The FBI has asked law enforcement agencies who responded to the terrorist attack at Orlando’s Pulse nightclub not to release records to the public, according to the Orlando Sentinel.
A woman writes a note on a cross at a memorial next to the Orlando Regional Medical Center with wooden crosses for each of the 49 victims of the Pulse Nightclub in Orlando, Florida. (Drew Angerer/Getty Images)
In a June 20 letter from the FBI to the Seminole County Sheriff's Office obtained by the Sentinel, the agency requests that law enforcement "immediately notify the FBI of any [records] requests your agency received" so "the FBI can seek to prevent disclosure through appropriate channels, as necessary."
A spokeswoman for the Sheriff's Office told the Sentinel that the FBI sent them the letter and "instructed us to forward it to anyone requesting records."
In the letter, the FBI contended that releasing records would "adversely affect our ability to effectively investigate the shooting and bring the matter to resolution."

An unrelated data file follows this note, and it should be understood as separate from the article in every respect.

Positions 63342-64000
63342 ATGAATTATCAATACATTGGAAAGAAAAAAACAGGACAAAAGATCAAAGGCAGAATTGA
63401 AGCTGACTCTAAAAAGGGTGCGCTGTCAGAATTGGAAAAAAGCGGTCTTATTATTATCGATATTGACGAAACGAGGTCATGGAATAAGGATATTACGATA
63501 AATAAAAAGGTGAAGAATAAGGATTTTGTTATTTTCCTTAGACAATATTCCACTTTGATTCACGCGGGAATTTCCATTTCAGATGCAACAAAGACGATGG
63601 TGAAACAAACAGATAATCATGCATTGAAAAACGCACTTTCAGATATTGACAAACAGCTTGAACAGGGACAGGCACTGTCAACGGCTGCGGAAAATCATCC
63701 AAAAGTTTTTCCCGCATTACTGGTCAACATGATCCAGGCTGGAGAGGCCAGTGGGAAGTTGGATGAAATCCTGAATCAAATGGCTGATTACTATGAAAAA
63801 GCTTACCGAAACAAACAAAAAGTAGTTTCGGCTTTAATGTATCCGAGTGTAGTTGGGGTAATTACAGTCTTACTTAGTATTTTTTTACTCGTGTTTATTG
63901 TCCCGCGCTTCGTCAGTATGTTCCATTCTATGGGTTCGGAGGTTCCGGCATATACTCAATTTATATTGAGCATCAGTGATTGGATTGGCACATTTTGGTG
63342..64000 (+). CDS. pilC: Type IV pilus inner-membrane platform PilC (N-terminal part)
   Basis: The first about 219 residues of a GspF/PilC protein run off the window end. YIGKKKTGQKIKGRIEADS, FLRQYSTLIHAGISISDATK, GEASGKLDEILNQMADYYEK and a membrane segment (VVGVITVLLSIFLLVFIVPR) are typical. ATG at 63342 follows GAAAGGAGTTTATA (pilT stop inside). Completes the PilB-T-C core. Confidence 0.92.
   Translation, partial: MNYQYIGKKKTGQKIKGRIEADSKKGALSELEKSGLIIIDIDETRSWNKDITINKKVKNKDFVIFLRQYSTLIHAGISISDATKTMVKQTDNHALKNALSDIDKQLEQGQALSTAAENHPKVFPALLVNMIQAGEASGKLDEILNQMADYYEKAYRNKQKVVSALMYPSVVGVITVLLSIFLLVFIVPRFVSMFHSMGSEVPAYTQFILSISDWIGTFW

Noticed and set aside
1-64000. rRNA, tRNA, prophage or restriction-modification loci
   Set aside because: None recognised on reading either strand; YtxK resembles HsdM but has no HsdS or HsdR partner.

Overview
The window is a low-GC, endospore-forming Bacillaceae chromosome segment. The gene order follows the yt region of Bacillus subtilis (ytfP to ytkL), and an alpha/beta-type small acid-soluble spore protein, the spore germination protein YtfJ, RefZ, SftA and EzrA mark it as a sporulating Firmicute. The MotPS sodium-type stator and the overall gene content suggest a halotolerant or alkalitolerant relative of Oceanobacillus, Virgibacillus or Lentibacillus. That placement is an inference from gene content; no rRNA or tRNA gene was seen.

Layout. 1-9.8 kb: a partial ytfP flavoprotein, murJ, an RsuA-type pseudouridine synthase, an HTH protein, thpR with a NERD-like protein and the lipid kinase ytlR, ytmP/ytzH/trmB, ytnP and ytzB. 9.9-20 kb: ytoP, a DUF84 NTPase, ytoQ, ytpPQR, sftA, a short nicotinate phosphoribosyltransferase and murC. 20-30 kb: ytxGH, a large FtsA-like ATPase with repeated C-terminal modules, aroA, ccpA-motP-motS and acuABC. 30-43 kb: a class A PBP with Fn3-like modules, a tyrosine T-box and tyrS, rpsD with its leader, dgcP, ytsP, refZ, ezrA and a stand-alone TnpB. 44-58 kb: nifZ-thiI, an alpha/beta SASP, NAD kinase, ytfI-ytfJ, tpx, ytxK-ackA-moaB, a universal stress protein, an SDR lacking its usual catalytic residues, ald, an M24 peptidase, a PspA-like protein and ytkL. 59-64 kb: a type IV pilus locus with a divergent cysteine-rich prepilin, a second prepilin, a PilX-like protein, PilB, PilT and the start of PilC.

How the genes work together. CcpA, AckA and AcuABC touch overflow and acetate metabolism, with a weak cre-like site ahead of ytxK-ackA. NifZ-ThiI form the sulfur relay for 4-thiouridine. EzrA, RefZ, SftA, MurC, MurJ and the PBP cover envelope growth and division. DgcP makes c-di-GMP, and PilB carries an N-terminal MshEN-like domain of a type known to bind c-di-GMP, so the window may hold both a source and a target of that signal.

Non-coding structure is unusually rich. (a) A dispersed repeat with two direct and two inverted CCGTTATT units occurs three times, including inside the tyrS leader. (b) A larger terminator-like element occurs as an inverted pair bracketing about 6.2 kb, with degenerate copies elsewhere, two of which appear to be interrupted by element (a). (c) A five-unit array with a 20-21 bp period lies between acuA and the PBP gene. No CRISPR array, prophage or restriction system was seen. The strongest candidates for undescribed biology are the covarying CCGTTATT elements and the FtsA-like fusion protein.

The letter also claims that releasing records could jeopardize the safety of witnesses and first responders.
Paul Wysopal, a special agent in the FBI's Tampa field office who signed the letter, refused the Sentinel’s request for comment.
Barbara Petersen, president of the First Amendment Foundation, told the Sentinel that the "FBI doesn't have the authority to hijack Florida's Constitution, which guarantees us a right of access to all non-exempt public records."
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